Hayes, S.M., Shores, E.W. and P.E. Love. 2003. An architectural perspective on signaling by the pre-, αβ and γδ T cell receptors. Immunol. Rev. 191:28-37.

Hayes, S.M., Li, L.Q. and P.E. Love. TCR signal strength influences αβ/γδ lineage fate. 2005. Immunity 22:582-593. •Recommended by Faculty of 1000

Hayes, S.M. and P.E. Love. Stoichiometry of the murine γδ T cell receptor. 2006. J. Exp. Med. 203:47-52.

Hayes, S.M. and P.E. Love. Strength of signal: A fundamental mechanism for cell fate specification. 2006. Immunol. Rev. 209:170-175.

Hayes, S.M. and P.E. Love. A retrospective on the requirements for γδ T cell development. 2007. Immunol. Rev. 215:8-14.

Laird, R.M.* and S.M. Hayes. 2009. Profiling of the early transcriptional response of murine γδ T cells following TCR stimulation. Mol. Immunol. 46:2429-2438.

Laird, R.M.* and S.M. Hayes. 2009. Dynamics of CD3γε and CD3δε dimer expression during murine T cell development. Mol. Immunol. 47:582-589.

Laird, R.M.* and S.M. Hayes. 2010. Roles of the Src tyrosine kinases Lck and Fyn in regulating γδTCR signal strength. PLoS ONE 5:e8899.

Hayes, S.M., R.M. Laird* and P.E. Love. 2010. Beyond αβ/γδ lineage commitment: TCR signal strength regulates γδ T cell maturation and effector fate. Semin. Immunol. 22:247-251.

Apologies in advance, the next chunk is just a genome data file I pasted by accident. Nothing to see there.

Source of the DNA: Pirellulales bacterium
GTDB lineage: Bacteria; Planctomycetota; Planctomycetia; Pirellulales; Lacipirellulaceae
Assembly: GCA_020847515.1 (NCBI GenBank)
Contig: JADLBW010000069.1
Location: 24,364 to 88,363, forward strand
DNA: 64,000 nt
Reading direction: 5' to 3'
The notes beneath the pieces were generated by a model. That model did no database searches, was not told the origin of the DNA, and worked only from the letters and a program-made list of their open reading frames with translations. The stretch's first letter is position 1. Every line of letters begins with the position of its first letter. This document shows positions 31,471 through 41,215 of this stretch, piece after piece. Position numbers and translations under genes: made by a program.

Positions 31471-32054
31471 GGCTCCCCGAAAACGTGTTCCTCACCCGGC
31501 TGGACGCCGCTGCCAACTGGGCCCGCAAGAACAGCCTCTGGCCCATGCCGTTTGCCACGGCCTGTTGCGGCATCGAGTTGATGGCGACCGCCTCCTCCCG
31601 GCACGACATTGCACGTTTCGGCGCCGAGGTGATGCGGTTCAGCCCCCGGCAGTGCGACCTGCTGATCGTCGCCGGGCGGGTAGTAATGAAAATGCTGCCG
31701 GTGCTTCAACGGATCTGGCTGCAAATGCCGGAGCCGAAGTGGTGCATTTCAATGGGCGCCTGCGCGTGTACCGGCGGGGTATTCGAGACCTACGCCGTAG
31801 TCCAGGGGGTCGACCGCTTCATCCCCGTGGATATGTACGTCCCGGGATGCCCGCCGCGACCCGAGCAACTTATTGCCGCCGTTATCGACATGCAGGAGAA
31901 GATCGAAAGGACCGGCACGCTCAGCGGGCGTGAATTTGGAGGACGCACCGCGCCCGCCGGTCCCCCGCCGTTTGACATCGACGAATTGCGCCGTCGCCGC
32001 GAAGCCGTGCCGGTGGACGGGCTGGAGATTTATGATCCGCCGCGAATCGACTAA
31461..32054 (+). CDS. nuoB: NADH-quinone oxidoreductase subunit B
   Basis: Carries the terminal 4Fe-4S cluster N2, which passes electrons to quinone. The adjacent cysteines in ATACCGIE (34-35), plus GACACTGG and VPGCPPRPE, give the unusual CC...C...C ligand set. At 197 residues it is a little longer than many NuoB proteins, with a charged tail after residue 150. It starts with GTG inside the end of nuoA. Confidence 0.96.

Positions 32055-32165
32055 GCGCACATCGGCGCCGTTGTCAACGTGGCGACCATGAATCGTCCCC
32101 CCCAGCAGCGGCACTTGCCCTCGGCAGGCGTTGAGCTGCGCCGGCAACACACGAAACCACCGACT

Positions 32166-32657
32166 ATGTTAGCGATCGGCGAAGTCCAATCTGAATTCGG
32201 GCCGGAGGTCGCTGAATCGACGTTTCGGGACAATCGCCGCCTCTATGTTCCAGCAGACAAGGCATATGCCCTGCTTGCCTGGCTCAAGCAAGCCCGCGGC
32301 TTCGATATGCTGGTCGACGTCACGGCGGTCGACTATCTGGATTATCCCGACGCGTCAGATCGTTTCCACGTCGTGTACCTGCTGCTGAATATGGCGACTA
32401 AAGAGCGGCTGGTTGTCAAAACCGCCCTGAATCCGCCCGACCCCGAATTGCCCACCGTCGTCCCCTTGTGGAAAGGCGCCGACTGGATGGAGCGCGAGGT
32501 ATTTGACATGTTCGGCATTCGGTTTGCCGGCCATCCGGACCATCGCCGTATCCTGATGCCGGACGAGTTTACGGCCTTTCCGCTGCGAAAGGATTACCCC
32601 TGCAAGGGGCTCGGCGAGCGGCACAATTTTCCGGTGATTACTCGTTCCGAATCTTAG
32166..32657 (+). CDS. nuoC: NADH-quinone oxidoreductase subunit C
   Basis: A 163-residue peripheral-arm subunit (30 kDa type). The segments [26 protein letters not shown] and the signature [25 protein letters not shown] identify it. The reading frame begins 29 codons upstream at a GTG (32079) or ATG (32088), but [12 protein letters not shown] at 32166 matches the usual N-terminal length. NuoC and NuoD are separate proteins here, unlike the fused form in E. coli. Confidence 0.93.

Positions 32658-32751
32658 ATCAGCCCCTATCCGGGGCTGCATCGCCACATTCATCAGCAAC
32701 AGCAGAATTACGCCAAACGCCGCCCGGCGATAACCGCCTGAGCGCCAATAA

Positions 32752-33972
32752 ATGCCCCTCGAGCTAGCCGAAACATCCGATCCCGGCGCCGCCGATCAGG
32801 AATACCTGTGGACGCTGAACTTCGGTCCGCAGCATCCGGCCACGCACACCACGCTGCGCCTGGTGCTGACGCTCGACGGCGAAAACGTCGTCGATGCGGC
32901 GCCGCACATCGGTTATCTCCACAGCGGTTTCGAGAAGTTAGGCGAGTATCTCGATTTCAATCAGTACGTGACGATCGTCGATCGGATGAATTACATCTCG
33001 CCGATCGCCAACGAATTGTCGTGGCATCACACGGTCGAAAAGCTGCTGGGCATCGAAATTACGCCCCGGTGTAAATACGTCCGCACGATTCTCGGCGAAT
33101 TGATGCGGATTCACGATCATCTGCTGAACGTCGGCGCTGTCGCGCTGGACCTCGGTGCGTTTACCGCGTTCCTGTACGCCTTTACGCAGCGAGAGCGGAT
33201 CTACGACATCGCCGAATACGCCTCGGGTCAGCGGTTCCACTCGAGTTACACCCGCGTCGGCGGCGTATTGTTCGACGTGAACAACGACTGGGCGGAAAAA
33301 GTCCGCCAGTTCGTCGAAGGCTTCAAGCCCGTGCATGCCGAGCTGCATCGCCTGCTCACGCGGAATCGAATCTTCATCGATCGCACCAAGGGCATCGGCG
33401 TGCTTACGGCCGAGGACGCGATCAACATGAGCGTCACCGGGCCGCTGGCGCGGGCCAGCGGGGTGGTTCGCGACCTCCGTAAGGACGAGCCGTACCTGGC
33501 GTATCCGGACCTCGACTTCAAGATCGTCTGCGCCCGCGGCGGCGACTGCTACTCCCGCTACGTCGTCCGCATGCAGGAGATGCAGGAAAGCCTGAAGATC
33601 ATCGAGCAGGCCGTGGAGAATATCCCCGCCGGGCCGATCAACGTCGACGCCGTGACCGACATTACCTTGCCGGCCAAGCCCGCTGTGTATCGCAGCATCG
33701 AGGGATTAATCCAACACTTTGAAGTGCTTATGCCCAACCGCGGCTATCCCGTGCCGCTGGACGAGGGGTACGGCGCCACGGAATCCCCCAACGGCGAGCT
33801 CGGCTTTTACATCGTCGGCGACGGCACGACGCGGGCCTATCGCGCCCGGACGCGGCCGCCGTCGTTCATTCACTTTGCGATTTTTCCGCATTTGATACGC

Laird, R.M.,* K. Laky and S.M. Hayes. 2010. Unexpected role for the B cell-specific Src family kinase B lymphoid kinase in the development of IL-17-producing γδ T cells. J. Immunol. 185:6518-6527.

Samuelson, E.M.,* R.M. Laird,* A.C. Maue, R. Rochford and S.M. Hayes. 2011. Blk haploinsufficiency impairs the development, but enhances the functional responses, of MZ B cells. Immunol. Cell Biol. Doi:10.1038/icb.2011.76.

Hayes, S.M. and R.M. Laird.* 2012. Genetic requirements for the development and differentiation of interleukin-17-producing γδ T cells. Crit. Rev. Immunol. 32:81-95.

Faculty Profile Shortcut:
Eric Wohlford

Eric Wohlford

Eric Wohlford received a 2012 travel award from the American Society of Tropical Medicine and Hygiene and spent two months in Kenya working in the lab of Rosemary Rochford, PhD, professor and chair of Upstate’s Department of Microbiology & Immunology. Eric studied the effects of malaria on B cells (producers of antibodies that fight infection) and Epstein-Barr Virus infection in the region. “Tropical medicine is unique, in that small, focused improvements in patient care make dramatic improvements in the well-being of patients,” he said.